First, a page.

Anything that is in the world when you’re born is normal and ordinary and is just a natural part of the way the world works. Anything that's invented between when you’re fifteen and thirty-five is new and exciting and revolutionary and you can probably get a career in it. Anything invented after you're thirty-five is against the natural order of things. – Douglas Adams
I visited Portland, Oregon a couple of weeks ago (Fantastic city, if you can ever make a trip. I did learn, though, that between Powell’s books and all of the amazing food options, I’d be very broke and very, very fat if I lived there), and while there we went to see a dinosaur exhibit at the Oregon Museum of Science and Industry.
Unlike a lot of young boys, I never had much interest in dinosaurs. Of course, when I was young, I didn’t have interest in much of anything that didn’t involve Star Wars. I knew some of the basic kinds (Tyrannosaurus Rex, Brontosaurus, Stegosaurus, and so on), but nothing about the ancient creatures sparked my imagination. Jurassic Park in 1993 was really the first time that I gave dinosaurs much thought, and even then the movie hit me with some ideas that sounded…well…wrong. There’s a theory that dinosaurs evolved into birds? Seriously? I thought they were giant lizards.
At the dinosaur exhibit, I learned that the Brontosaurus name has gone out of fashion. Apparently it’s an Apatosaurus now. More jarringly, though, the dinosaur-as-bird-ancestor theory has gotten a lot more fossil evidence to back it up. In fact…
Yes, that smaller T-Rex is covered in proto-feathers. Although it seemed more like fur to me. Nature’s perfect predator is now the world’s angriest Muppet.
After the exhibit, though, what interested me wasn’t so much the dinosaurs but my reaction to the new discoveries. Mostly, my brain said “No!”
Come, come, Mr. Scott. Young minds, fresh ideas. Be tolerant. – Admiral James T. Kirk
This increasing inability to accept the world changing around us seems to be a natural human phenomenon as we get older. The revolutionaries of the 1960s are now watching Fox News and screaming that the whole place is going to Hell.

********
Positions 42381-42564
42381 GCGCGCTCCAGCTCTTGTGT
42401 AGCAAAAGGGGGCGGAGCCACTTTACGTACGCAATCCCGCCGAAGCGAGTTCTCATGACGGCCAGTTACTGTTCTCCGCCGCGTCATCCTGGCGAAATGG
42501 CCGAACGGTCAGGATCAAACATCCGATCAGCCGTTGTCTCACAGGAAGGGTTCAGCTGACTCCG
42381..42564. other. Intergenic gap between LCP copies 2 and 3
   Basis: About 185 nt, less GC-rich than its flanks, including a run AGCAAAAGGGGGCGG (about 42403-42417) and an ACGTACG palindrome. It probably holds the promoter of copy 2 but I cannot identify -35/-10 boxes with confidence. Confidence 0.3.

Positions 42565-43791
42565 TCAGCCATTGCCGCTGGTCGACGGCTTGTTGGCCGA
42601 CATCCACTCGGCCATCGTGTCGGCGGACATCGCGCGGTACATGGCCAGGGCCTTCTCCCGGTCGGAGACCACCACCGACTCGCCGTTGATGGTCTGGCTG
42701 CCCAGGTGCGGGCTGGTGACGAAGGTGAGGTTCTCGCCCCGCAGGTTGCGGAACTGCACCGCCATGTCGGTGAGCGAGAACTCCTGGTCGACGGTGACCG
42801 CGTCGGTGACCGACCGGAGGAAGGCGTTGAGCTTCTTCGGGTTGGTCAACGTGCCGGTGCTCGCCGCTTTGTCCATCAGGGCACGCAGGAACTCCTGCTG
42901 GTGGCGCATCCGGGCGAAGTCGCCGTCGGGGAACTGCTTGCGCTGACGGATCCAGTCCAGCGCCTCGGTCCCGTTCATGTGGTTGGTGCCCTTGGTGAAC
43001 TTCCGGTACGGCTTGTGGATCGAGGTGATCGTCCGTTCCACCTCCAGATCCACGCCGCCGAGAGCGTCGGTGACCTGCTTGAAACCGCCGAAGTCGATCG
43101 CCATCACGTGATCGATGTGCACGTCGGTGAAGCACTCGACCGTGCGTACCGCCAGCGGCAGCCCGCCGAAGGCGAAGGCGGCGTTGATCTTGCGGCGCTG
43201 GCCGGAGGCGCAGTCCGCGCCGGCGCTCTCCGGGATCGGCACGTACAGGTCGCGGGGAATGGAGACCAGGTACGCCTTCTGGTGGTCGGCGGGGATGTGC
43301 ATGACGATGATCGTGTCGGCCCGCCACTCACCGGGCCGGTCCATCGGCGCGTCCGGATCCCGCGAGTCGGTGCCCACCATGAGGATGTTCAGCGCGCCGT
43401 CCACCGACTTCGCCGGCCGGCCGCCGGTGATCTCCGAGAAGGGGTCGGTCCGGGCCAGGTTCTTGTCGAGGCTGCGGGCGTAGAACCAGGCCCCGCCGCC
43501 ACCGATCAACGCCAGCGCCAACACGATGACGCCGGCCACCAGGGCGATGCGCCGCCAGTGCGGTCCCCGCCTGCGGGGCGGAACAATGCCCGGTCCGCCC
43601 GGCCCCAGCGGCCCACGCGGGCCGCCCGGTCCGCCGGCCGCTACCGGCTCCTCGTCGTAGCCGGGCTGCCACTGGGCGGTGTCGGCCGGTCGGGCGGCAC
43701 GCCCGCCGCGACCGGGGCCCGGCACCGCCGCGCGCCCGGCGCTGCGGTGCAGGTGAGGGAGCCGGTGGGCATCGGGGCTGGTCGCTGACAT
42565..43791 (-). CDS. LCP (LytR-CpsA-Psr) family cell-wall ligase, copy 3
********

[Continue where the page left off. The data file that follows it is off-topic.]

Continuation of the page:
That really scares me. Not the world changing part. That’s as it should be. No, I’m more worried that one day I too will be shaking my fist and screeching that everything was better when I was young and that everything now is just wrong Wrong WRONG!
I am not completely sure how to avoid it. Certainly thinking through new information and giving it due consideration before rejecting it out of hand is a start. That takes work and vigilance, though. Inertia is a powerful force, and mental inertia can be just as powerful, if not more so, than its physical cousin.
And, as I said earlier, this belief that things were better when we were younger does seem to be part of being human. High school reunions are a prime example of this. You spend four years in high school (possibly 3 if you live in a school district that lumps 9th grade in with middle school). It’s a small fraction of your life, yet every 5 to 10 years you get together with the people you went to high school with to celebrate that time of your life? Why do we insist that those four years more important than any other?
All I can do is keep reminding myself that, no matter what new technology or social change comes along, life will continue. Rock and roll wasn’t the end of human civilization. Dubstep won’t be either. I must keep my mind open, be willing to learn new things, and resist my desire for the status quo. If I can’t handle dinosaurs with feathers now, how am I going to react in 2055 when my grandchild wants to marry a sentient robot?
- Alan Decker
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